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Time: 2:00pm ET

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Attendees

Agenda/ Notes 

TopicLead
Review pilot guidelines and answer any questionsDavid

Discuss NLM pilot details

  • What are the desired outcomes?
  • What are the timelines?
  • What is our communication plan?
David

Next steps

All


Notes


Desired Outcomes:

  • Success would mean Fedora6 is something we can use and the steps for migration would be clear
  • Something we can use: 
    • Requirements: 
      • Migration performance 
        • how many objects representing
        • how much data migrated in
        • how much time
    • Are the development targets outlined by the Fedora 6 design summary aligned with NLM's needs?
    • Concern around external content
      • Current F3 stack makes heavy use of external content
      • How to use an external content model with the Fedora6 / OCFL design?
      • Would we (NLM) have to bring in all the external binaries into Fedora ?  Or is would it make sense to use external content?
        • OCFL objects can point to external content (via a URI)
        • NLM would always have the option to bring in the content into OCFL later.
        • Having binaries and metadata collocated is a principle of OCFL not  a requirement
    • Concerns around RDF and LDP: 

Timelines / Responsibilities

  • Two sprints for fedora - September  and November
  • We're looking at year long road map with Fedora 6 + migration tooling
  • Aiming to wrap up the pilot around this time next year.
  • Does that timeline seem reasonable to NLM?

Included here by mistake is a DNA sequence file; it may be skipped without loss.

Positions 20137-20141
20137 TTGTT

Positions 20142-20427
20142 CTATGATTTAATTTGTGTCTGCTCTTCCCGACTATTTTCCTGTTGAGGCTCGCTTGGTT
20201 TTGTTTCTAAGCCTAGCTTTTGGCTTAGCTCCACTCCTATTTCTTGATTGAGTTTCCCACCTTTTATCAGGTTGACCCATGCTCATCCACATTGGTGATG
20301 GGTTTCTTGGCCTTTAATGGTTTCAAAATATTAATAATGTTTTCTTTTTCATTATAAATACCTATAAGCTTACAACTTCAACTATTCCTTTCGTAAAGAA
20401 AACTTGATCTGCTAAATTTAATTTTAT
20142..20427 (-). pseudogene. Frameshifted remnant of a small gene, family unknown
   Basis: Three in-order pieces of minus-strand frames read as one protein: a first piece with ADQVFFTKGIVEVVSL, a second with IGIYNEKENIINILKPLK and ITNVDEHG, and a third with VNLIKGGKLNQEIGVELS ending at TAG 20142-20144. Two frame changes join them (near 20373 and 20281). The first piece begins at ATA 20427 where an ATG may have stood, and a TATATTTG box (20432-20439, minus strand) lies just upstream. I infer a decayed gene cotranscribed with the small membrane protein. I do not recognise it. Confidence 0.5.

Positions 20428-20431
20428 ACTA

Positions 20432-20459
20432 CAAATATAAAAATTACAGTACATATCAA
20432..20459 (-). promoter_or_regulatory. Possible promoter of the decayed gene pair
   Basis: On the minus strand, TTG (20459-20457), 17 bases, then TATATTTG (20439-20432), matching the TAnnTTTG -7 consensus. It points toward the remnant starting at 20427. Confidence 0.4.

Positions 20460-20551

• Busy through September
    • Overall timeframe looks good 
  • Sample data:  
    • Andrew Woods  is moving migration-utils project forward insofar as it is writing to OCFL directly
    • It would be helpful to vet the performance characteristics of that migration approach. 
    • Having a Fedora3 tar file would be useful for us to run some tests in the short term.
    • One initial test would be to run migration utils without writing anything on the fedora to establish a baseline for performance.
    • 60 TBs and 10 million objects
  • How important is it to retain your own URIs? 
    • Currently permalinks are stored in the object metadata
    • NLM does not care so much that Fedora 3 URLs change in the migration.
      • Fedora URLs are used in NLMs architecture so changing the code that resolves fedora links will have to change, but that is not a big deal.

Communication:

  • As sprints kick-off the Fedora team will need feedback on progress.  
  • NLM's participation in the weekly tech calls and  #fedora6-pilot would be very helpful.

Actions

  • Danny Bernstein  to bring in the question of external binaries in OCFL in the weekly tech call.  Pilot partners should feel free to raise the issue on in the #fedora6-pilots slack channel
  • Andrew Woods  to schedule a dedicated call to discuss URLs as URIs for digital objects.  
  • Nancy Fallgren and everyone in the current meeting  to review the thread and make sure to raise any issues that are not touched on in the thread.
  • Andrew Woods  to work with Doron Shalvi  on determining the way forward re sample data


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2 Comments

  1. In reviewing the email thread about URIs and URLs, I think I dropped off because 1) the conversation veered into the topic of whether Fedora should be an LDP at all and 2) some of the tech speak was over my head and off putting (but it was a tech forum).  So, if we make this a discussion open to developers and metadata practitioners at the same time, could we try to 1) keep it well scoped and 2) try to be mindful of language barriers.  I went to a meeting of developers and metadata librarians once where from the start both sides agreed that anyone could raise their hand and say 'language' which would indicate we were using terms of art that others did not understand.  The meeting leaders made it less intimidating by raising their hands and yelling 'Language!" frequently at the start of the meeting.  It actually worked well to break down barriers and get people to think about how they were expressing their thoughts to a mixed audience.  Not saying that would work on a call, but you get the idea.